Tuesday, December 31, 2019

Year End 2019 Portfolio Review

It is once again time to close the books on another year (and this time a decade), with a similar caveat to my mid-year update, the 2018 year-end was particularly painful and proved to an easy starting point for 2019 performance numbers.  With that said, my personal/blog account was up 98.63% in 2019 versus the S&P 500's 31.49% total return.  I'm fully aware this performance isn't comparable to any professionals out there managing large or small funds, it reflects some dumb luck and imprudent risk taking in hindsight, but it's still fun to nearly double in a year.  I expect next year to be difficult to put up great numbers considering the starting point (sort of the reverse of last year), but I'll continue to look for interesting corporate actions and other situations that might be obscuring value in some way or another.
Thoughts on Current Positions:
  • Franchise Group (FRG) has really gone a bit bonkers since the tender offer expired in November, not only are they combining four struggling businesses as I discussed, but since my post they've acquired two more including a large $450MM deal announced Monday for furniture retailer American Freight funded with debt.  I can't really explain why the equity has roughly doubled in 45 days, but it does appear that something potentially interesting is happening under the surface, the new CEO is clearly moving aggressively to assemble an asset base to launch his low-end sub-prime lending type business franchise thesis.  It remains very high risk but I imagine there are a number of value creation levers to pull through all these combinations.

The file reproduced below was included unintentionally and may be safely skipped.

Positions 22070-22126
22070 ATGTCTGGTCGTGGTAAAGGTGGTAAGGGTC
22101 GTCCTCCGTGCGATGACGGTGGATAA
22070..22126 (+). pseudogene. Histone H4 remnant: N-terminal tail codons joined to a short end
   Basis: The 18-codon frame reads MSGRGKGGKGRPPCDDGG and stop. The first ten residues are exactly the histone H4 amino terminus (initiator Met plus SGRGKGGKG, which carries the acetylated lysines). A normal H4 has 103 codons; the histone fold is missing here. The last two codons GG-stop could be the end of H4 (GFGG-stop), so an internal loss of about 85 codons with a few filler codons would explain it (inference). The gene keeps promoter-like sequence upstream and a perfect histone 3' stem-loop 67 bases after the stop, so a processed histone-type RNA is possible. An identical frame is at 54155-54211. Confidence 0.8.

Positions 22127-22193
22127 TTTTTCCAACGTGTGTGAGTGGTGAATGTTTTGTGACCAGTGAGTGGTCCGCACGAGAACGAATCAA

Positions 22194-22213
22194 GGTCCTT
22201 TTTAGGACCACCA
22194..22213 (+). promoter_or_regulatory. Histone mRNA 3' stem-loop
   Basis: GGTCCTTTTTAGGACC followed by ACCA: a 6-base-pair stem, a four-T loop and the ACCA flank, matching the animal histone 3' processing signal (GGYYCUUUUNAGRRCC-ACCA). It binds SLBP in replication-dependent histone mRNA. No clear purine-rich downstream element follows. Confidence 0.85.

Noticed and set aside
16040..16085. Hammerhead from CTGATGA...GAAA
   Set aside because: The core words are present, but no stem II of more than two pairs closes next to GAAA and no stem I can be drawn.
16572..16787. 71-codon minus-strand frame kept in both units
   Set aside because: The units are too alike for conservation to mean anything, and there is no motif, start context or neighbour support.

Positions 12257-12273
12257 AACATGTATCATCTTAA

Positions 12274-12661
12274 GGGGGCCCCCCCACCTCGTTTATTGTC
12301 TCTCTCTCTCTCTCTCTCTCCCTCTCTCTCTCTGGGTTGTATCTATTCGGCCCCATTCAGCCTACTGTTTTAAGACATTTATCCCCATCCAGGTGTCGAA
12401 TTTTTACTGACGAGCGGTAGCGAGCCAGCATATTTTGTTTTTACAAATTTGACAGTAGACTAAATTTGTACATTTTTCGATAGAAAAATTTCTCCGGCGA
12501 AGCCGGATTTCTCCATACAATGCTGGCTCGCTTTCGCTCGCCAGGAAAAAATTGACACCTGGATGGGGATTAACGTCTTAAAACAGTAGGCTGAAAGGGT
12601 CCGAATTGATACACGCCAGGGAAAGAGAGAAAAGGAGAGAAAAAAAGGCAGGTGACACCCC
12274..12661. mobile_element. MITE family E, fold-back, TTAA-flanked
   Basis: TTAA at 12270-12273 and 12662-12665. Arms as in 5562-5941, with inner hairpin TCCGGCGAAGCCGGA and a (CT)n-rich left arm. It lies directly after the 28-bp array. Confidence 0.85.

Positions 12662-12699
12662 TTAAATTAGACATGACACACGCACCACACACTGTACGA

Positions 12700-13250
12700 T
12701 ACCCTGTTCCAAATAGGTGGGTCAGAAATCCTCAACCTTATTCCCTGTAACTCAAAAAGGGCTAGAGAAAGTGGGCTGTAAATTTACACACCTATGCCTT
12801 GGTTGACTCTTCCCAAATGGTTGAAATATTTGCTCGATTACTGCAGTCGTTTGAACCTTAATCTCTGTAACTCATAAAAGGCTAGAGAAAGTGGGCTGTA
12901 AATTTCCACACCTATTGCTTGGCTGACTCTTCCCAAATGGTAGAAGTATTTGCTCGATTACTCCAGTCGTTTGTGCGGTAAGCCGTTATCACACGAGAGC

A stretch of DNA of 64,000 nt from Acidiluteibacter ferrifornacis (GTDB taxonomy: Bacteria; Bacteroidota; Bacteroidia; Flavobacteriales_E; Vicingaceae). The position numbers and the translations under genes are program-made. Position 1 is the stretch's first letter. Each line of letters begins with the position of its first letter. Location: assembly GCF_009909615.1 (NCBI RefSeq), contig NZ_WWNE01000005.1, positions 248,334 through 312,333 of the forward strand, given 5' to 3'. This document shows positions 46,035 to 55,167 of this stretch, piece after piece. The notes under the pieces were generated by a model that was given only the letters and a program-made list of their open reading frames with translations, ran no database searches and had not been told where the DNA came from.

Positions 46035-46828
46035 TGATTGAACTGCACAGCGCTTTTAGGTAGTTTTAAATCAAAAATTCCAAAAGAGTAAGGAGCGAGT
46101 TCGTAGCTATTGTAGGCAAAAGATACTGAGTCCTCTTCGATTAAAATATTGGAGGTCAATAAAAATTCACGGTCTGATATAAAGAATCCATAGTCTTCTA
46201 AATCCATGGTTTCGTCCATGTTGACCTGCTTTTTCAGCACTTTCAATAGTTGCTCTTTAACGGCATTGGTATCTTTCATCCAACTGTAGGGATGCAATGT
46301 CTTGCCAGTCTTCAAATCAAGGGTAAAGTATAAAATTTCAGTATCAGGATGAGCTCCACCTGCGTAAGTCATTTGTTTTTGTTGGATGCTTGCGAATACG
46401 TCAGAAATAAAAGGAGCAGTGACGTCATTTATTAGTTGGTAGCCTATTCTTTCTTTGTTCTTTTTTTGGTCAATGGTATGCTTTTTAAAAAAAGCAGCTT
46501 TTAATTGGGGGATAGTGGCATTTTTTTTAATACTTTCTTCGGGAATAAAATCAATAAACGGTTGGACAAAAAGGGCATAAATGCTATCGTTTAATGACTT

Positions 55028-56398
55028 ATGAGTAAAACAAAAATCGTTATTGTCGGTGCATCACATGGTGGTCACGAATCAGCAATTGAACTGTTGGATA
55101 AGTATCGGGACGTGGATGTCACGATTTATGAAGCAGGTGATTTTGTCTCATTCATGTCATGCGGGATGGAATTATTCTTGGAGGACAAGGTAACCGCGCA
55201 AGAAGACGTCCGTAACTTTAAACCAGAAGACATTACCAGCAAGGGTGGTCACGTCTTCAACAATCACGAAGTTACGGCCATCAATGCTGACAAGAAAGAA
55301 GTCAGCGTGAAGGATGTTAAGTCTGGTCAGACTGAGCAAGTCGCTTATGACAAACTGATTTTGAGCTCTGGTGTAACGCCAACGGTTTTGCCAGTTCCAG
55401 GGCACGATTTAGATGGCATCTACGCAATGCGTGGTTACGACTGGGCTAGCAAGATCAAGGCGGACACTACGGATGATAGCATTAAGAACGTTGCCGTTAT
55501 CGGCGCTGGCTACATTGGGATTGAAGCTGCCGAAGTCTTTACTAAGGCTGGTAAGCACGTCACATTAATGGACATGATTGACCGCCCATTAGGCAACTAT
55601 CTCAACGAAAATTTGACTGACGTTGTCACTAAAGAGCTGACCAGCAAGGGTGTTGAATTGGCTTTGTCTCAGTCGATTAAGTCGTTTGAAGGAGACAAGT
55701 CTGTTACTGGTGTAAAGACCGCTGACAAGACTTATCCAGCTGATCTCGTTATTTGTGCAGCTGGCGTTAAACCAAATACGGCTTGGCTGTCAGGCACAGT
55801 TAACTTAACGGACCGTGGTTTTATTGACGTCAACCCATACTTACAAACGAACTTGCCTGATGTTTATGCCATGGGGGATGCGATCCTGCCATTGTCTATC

• I tripled my position in Howard Hughes (HHC) this year, which although high conviction had fallen in position size the last few years.  Initially, I bought more in March prior to the strategic alternatives announcement and then again during the fallout of the company announcing the strategy review failed to find a buyer.  The "new" strategy laid out following the failed auction is really the same strategy the company has had all along, just maybe sped up a little, with less overhead (a fair and constant knock against my SOTP analysis) and now with the company returning cash to shareholders through a buyback funded via asset sales that should have been disposed of some time ago.  It's still a great asset with plenty of internally generated growth opportunities, if its chronically undervalued by the public markets, so what, should still provide an attractive long term return to patient shareholders.